Division of Nephrology, Department of Medicine, Queen’s University, Kingston, Ontario, Canada
Received Date: July 22, 2017; Accepted Date: July 27, 2017; Published Date: July 31, 2017
Citation: Bukhari M, Morton AR, Benjamin KAT, Shamseddin KM (2017) Enhancing Internal Medicine Trainees Nephrology Competency: Queen’s Nephrology E-learning using WhatsApp (Q-new) Study. Intern Med 7:249. doi:10.4172/2165-8048.1000249
Copyright: © 2017 Bukhari M, et al. This is an open-access article distributed under the terms of the Creative Commons Attribution License, which permits unrestricted use, distribution, and reproduction in any medium, provided the original author and source are credited.
Visit for more related articles at Internal Medicine: Open Access
Objectives: The expansion of competency based medical education (CBME) has necessitated the development of novel assessment tools. Social media applications hold potential to become entrenched E-learning assessment tools. The objective of this study was to evaluate WhatsApp as an assessment tool to improve trainees’ confidence in diagnosis and management of nephrology clinical problems.
Methods: A 16-week pilot study was performed using WhatsApp to disseminate clinical cases to internal medicine trainees. Clinical cases evaluated a comprehensive set of nephrology clinical competencies, and were followed by multiple choice questions. Pre and post-study surveys evaluated trainees’ confidence in the diagnosis and management of nephrology topics, using a 5-point Likert scale.
Results: Twenty seven (42.9%) out of 63 trainees enrolled (44.4% Females; 48.2/33.3/18.5% of post-graduate year 1/2/3, respectively). Trainees’ confidence improved for the diagnosis and management of clinical problems in transplantation, glomerulonephritis and dialysis. There was no significant improvement in confidence in areas in which respondents likely had previous exposure, such as acute kidney injury.
Conclusions: Trainees confidence improved using WhatsApp as a tool to enhance critical thinking. However, the response rate diminished prior to the end of the 16-week study period, questioning the durability of using such a teaching method.
Competency based medical education; Nephrology; Social media application
Competency based medical education (CBME) has gained significant international attention . In Canada, the Royal College of Physicians and Surgeons of Canada has adopted this model of medical education.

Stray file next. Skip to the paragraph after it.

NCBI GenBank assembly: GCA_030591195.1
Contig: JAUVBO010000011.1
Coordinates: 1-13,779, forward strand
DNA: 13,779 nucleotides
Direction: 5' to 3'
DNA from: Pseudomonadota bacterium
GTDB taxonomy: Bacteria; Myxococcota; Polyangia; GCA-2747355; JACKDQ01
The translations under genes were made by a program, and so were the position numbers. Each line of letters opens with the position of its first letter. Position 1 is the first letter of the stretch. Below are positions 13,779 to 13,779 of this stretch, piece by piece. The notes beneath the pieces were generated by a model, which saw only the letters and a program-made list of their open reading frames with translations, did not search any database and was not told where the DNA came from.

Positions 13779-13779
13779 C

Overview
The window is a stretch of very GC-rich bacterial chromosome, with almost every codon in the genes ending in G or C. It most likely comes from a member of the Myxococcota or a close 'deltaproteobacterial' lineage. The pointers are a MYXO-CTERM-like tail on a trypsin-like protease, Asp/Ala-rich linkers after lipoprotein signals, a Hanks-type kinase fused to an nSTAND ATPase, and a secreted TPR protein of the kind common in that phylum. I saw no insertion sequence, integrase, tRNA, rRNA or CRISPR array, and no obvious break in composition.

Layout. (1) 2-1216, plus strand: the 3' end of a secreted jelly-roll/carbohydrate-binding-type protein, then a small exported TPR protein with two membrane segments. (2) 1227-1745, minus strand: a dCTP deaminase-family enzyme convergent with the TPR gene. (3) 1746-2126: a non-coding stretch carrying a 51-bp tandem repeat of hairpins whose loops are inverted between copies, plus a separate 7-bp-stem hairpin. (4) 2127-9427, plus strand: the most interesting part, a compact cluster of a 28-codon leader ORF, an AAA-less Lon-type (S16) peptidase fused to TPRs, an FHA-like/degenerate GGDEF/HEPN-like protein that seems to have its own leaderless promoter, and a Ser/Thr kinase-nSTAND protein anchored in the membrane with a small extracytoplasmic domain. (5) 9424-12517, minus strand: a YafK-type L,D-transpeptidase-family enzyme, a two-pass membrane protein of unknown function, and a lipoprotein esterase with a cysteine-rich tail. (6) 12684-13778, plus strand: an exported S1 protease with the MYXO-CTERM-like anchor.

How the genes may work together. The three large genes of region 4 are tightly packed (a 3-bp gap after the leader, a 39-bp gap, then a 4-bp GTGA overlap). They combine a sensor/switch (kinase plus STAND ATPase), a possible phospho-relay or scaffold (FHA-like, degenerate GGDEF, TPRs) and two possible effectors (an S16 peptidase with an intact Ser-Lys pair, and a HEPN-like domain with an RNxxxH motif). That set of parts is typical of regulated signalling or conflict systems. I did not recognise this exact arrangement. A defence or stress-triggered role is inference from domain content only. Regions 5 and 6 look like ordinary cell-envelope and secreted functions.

E-Learning has become a central modality of medical education over the past decade . Social media applications; despite being widely used by doctors and medical students, are yet to achieve widespread acceptance as sources of E-learning.
WhatsApp is a free application that is widely used for text and media sharing. Articles studying the use of “WhatsApp” in the medical field have focused on its potential benefits in physician-patient or interdepartmental communications [3-5]. However, there is no published literature regarding the use of WhatsApp as an assessment tool for CBME.
This study’s objective was to evaluate WhatsApp as an assessment tool to enhance internal medicine trainees’ self-reflected confidence in the diagnosis and management of common clinical Nephrology problems. The hypothesis was that WhatsApp could improve the learners’ confidence in the diagnosis and management of nephrology issues to which she or he had previously not been formally exposed. The Queen’s University Nephrology E-learning using WhatsApp (QNEW) was a pilot study conducted at Queen’s University, (Kingston, Ontario, Canada) with internal medicine trainees using WhatsApp as a tool of competency based E-learning.
All post-graduate internal medicine trainees from Queen’s University (Kingston, Canada) were invited to participate in January 2015 by email sent by the internal medicine program assistant as well as by written letters provided by Dr. Bukhari and Dr. Shamseddin. The study period was for 16 weeks, from March 2 to June 20, 2015.
Nephrology clinical scenarios were sent (broadcasted) to study participants through WhatsApp, on Monday before 12 PM, for 16 consecutive weeks. Each clinical scenario was followed by 4 or 5 multiple choice questions (MCQs). Questions focused on nephrology topics that internal medicine trainees would encounter and manage during their training.
Participants were to text back their answers by Friday at 5 PM, with a reminder message sent Thursday before 12 PM. Answers to the weekly scenarios were sent to participants by Saturday at 12 PM. Due to an unanticipated decrease in study participant response to the weekly WhatsApp clinical scenarios, the study was terminated at 11 weeks, with post-study surveys sent at that time.
A survey was emailed to all study participants, to assess confidence in either the diagnosis or management of 11 Nephrology topics. Identical surveys were sent prior to study initiation, and after study completion, to all study participants. The survey was on a 5-point Likert scale, from 1 (very unconfident) to 5 (very confident). The nephrology topics assessed included acute interstitial nephritis (AIN), acute kidney injury (AKI), chronic kidney disease (CKD), drug toxicities (OD), electrolyte disorders (ED), glomerulonephritis (GN), haemodialysis (HD), hypertension (HTN), nephrotic syndrome (NS), peritoneal dialysis (PD), and renal transplantation (Tx).
Data was analysed using IBM® SPSS Statistics version 23. The means of pre versus poststudy survey responses were compared using twotailed student t-tests, with a significance level of less than or equal to 0.05.
There were 63 internal medicine trainees at Queen’s University approached to participate in this study, and 27 responded (Response rate = 42.9%). There were 44.4% females and 48.2/33.3/18.5% in postgraduate year 1/2/3, respectively. Post-study survey responses confirmed a statistically significant improvement in the Trainees’ confidence in diagnosis of 10 of 11 clinical nephrology topics (Table 1). Only the confidence in diagnosis of acute kidney injury (4.00 vs. 4.20 pre to post-survey, p=0.08) failed to show a statistically significant improvement.
Mean ± SD
Mean ± SD
Mean ± SD
|95% Confidence Interval
|Acute kidney injury||4.20±0.41||4.00±0.66||0.20±0.41||-0.03||0.43||0.08|
|Acute interstitial nephritis||3.47±0.64||2.93±0.70||0.53±0.64||0.18||0.89||0.006|
|Peritoneal dialysis/ Complications||3.07±0.59||2.60±0.63||0.47±0.52||0.18||0.75||0.004|
|Chronic kidney disease||3.27±0.59||2.73±0.70||0.53±0.52||0.25||0.82||0.001|
Table 1: Diagnosis-Pre and post study trainee’s confidence scores.